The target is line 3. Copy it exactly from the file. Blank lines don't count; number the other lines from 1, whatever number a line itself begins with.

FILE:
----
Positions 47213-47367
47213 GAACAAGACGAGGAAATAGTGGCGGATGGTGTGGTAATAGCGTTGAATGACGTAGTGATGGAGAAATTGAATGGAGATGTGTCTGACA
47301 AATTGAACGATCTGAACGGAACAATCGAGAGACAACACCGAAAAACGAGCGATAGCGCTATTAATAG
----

47301 AATTGAACGATCTGAACGGAACAATCGAGAGACAACACCGAAAAACGAGCGATAGCGCTATTAATAG